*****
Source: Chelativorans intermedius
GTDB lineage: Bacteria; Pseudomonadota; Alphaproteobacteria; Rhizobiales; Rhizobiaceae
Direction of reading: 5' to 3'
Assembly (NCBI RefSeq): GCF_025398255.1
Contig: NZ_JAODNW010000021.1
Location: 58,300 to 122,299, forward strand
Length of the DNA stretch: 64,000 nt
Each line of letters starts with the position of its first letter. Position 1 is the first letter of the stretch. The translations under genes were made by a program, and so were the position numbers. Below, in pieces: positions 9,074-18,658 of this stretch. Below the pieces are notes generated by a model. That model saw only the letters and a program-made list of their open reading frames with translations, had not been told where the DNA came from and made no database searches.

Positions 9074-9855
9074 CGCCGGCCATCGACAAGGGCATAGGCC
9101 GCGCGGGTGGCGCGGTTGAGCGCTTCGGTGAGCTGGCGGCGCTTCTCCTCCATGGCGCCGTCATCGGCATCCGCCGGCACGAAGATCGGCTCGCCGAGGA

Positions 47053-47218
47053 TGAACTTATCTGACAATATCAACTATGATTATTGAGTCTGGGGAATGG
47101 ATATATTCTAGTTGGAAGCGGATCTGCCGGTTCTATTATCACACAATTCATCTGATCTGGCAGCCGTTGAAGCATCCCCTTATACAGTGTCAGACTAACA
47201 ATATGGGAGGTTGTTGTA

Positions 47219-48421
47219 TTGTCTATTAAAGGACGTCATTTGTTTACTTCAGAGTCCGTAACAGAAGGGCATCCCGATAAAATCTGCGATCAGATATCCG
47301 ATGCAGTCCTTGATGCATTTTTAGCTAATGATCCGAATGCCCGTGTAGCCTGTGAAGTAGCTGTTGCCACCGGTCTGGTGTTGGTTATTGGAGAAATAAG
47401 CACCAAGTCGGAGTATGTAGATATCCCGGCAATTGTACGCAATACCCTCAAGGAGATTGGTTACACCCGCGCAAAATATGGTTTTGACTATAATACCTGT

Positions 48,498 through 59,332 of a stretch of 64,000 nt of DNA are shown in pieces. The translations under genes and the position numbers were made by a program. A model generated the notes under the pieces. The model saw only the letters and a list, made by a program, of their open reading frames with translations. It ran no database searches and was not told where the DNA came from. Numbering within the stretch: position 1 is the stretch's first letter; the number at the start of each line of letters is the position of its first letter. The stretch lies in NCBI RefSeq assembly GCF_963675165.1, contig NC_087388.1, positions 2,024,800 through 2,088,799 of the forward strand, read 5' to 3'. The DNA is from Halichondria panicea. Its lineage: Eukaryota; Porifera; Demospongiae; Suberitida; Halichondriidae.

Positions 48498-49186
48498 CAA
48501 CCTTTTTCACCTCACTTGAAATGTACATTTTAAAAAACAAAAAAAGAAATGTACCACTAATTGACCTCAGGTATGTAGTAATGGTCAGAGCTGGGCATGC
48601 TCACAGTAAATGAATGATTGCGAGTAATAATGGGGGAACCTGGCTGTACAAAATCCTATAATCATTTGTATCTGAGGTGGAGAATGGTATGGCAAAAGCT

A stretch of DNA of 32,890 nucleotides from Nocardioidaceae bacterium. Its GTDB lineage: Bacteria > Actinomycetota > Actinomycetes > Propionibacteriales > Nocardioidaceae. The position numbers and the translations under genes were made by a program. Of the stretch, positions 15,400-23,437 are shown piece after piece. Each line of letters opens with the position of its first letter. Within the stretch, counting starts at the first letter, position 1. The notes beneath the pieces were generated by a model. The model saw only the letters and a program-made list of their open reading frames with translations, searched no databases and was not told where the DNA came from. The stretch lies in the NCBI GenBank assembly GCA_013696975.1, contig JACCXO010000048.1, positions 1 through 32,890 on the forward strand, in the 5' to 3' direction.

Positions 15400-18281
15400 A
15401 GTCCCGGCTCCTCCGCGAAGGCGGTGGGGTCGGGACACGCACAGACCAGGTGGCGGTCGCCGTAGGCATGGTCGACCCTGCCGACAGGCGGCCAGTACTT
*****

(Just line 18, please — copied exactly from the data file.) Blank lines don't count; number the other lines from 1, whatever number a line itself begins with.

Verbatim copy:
47301 ATGCAGTCCTTGATGCATTTTTAGCTAATGATCCGAATGCCCGTGTAGCCTGTGAAGTAGCTGTTGCCACCGGTCTGGTGTTGGTTATTGGAGAAATAAG